How We are Run

Cork Simon's Structure and Governance
We are committed to being open and transparent
A Message From Dermot Kavanagh
Director of Cork Simon Community

“Cork Simon Community supports over 1,000 people every year. Our services operate 24 hours a day, every day of the year. We work to address some of the most challenging aspects of homelessness. Many of the people we support are among the most vulnerable, marginalised and disadvantaged people in our community. Our values guide and inform us in all that we do. At all times we strive to be accountable to the people who support us, to the people who work and volunteer with us and to the people that we support.”

How Cork Simon Community is Run
Structure and Governance

Cork Simon Community is registered in Ireland as a company limited by guarantee, not having a share capital. The Community is owned by its members who elect a voluntary Board of Directors from among the membership.  The Director of Cork Simon reports directly to the Board, which works to a governance policy manual and has signed-up to several voluntary codes and practices. The Board recently commissioned an independent report on governance at Cork Simon, the findings of which will be published here.

Staffing Around-the-Clock Services
A highly trained and experienced team

We employ qualified and skilled staff at all our services, many of which operate around the clock every day of the year. Our staff are highly trained to work in challenging and sensitive situations. They have to deal with the many complex issues relating to homelessness, such as poor mental and physical health, challenging behaviour, alcohol and drug addiction, family and relationship issues, difficulty accessing services, and more. Our emergency shelter and five high support houses are staffed 24 hours a day, every day of the year.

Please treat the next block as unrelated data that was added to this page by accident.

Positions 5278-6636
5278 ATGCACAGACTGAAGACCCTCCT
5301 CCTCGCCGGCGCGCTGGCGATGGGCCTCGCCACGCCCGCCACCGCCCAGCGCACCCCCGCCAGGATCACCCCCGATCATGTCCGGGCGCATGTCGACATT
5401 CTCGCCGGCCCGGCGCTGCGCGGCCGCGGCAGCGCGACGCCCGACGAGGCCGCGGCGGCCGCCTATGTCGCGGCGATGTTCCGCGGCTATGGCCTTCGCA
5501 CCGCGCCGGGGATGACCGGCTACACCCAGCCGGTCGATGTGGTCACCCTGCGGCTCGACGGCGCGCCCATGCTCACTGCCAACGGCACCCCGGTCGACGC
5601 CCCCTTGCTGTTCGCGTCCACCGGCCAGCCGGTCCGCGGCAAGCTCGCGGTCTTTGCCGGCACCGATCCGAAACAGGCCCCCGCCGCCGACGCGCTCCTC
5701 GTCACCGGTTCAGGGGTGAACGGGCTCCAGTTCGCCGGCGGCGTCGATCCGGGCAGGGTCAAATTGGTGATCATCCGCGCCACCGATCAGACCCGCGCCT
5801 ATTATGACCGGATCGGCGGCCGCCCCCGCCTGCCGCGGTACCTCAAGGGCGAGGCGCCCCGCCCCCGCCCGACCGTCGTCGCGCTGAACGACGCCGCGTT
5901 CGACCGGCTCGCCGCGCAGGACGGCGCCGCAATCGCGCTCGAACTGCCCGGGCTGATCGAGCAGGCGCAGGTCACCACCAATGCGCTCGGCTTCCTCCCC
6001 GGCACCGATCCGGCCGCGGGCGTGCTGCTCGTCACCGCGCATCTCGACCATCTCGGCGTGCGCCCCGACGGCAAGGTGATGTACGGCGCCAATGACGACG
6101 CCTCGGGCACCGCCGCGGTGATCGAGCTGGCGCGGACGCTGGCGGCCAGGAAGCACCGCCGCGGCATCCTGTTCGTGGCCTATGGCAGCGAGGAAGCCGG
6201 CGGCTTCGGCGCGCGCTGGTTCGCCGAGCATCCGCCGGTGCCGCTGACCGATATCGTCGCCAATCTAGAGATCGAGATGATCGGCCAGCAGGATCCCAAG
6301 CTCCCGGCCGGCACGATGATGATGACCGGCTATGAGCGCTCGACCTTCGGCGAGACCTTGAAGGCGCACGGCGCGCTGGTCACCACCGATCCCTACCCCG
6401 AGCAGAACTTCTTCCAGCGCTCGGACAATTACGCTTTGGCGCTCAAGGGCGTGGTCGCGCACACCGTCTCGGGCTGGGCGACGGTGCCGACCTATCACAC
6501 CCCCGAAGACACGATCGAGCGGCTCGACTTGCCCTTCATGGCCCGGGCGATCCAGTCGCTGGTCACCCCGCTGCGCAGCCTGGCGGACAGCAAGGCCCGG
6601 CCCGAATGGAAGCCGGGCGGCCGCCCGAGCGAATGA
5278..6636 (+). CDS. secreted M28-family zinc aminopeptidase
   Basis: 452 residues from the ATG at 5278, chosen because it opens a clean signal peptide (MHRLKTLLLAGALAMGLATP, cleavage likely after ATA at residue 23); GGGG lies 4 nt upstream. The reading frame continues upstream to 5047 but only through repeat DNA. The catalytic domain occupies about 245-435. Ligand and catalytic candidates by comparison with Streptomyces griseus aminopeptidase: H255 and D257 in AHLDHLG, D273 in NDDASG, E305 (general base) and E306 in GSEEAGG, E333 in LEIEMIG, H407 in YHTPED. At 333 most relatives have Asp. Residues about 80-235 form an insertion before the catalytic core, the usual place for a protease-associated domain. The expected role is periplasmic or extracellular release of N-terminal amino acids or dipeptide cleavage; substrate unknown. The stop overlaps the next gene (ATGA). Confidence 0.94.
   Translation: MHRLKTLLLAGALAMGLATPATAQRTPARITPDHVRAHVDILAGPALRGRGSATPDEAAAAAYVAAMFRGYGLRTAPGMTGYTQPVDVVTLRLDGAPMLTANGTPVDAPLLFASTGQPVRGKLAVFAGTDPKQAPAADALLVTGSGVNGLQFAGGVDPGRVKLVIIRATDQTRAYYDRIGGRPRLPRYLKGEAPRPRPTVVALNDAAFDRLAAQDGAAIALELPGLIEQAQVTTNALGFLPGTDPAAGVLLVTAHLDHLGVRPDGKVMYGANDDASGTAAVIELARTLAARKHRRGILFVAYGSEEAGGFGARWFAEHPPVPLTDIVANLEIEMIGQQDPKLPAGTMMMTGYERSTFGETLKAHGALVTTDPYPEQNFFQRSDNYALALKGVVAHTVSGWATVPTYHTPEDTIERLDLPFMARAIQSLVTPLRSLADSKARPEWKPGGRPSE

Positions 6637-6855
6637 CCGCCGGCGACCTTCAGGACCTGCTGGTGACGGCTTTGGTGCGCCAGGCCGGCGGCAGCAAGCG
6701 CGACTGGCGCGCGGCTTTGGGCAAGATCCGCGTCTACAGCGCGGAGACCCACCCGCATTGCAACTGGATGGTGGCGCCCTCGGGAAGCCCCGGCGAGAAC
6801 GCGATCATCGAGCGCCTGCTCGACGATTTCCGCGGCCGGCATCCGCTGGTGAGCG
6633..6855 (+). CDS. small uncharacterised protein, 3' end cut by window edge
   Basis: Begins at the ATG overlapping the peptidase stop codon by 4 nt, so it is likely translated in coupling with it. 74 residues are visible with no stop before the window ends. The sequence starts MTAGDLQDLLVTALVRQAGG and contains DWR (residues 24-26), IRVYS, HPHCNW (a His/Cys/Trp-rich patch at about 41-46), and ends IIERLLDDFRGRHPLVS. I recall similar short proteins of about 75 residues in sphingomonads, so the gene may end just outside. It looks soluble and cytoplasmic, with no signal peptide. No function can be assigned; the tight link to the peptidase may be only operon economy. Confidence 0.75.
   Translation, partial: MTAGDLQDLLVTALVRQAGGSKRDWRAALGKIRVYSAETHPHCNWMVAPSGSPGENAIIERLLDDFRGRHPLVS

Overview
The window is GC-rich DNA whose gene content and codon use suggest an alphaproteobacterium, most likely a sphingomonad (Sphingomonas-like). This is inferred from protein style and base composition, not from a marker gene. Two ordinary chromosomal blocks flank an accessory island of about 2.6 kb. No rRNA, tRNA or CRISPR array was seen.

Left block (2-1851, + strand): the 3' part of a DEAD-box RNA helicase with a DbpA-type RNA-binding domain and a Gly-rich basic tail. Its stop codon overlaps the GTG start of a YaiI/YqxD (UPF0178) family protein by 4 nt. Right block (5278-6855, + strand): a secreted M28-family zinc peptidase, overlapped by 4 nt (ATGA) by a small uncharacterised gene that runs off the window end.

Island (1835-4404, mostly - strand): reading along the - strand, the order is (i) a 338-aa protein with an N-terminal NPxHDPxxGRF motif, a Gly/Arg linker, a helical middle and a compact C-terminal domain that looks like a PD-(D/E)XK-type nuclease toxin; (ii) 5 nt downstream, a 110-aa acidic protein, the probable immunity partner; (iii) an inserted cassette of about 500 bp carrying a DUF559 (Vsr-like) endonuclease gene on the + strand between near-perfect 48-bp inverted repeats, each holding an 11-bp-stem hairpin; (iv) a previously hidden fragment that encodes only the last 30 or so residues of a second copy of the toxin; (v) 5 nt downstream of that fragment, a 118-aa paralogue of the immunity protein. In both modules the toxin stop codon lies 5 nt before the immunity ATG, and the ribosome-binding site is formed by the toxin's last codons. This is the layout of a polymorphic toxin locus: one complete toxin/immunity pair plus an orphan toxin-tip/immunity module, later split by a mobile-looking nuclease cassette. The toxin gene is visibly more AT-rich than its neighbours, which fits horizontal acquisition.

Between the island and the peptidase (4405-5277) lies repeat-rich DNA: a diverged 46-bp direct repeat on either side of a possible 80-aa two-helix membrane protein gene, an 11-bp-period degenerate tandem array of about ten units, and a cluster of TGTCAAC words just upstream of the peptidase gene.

Our Values
What we stand for
Commitment to Care

The Community responds to the changing needs of those who experience homelessness and those at risk of doing so by providing a range of empowering and supportive care for as long as people need it.


Cork Simon is a community of people who have experience of or are at risk of homelessness, and those concerned with ending homelessness, which promotes respect, equality, empowerment, solidarity and participation.


Cork Simon respects the uniqueness of all persons. Collectively we strive to meet the diverse needs and promote the rights of all individuals and groups affected by homelessness.


The Community strives to be accessible and inclusive, with a special commitment to those facing the most barriers.


Both volunteers and paid staff are central to the work of Cork Simon. The time and resources of volunteers is a unique dimension of the Community.

Social Justice

As a Community, we promote a socially just society and campaign for a society without homelessness.

Funding & Expenditure
How Your Money is Spent
How we are funded

It costs around €8 million a year to run Cork Simon Community’s range of services 24 hours a day, 365 days a year. 47% of our income comes from State funding, but none of our services are fully funded – they never have been in the 45 years that Cork Simon has been operating. Our services would not exist today without the generous support of our donors.

How we use donations

88 cent of every euro we spend goes directly on services and activities aimed at ending homelessness.  Cork Simon’s annual accounts are independently audited every year. We prepare our accounts in accordance with Irish accounting standards and with reference to the Statement of Recommended Practice (SORP) for charities.

Read our Annual eReport for 2017
Our Story
The history of Cork Simon Community

Volunteers founded Cork Simon Community in 1971.

Anton Wallich-Clifford, a probation officer working in London in the fifties and sixties, noticed that many of the cases he was presented with in the course of his work at Bow Street Station had one common factor – several of the names were followed by three simple letters, NFA – No Fixed Abode.

Behind these letters lay a complex and overlooked deeper social issue: homelessness. Anton became increasingly frustrated by the consistent failure of society to address the problem in a meaningful way. Through his work with the probation services he could see the “thousands who fall yearly through gaping holes in the welfare net”. His frustration with the persistence of the problems resulted in the founding of the Simon Community.

Anton travelled to Cork in 1971 to help a small group of volunteers establish Cork Simon Community.


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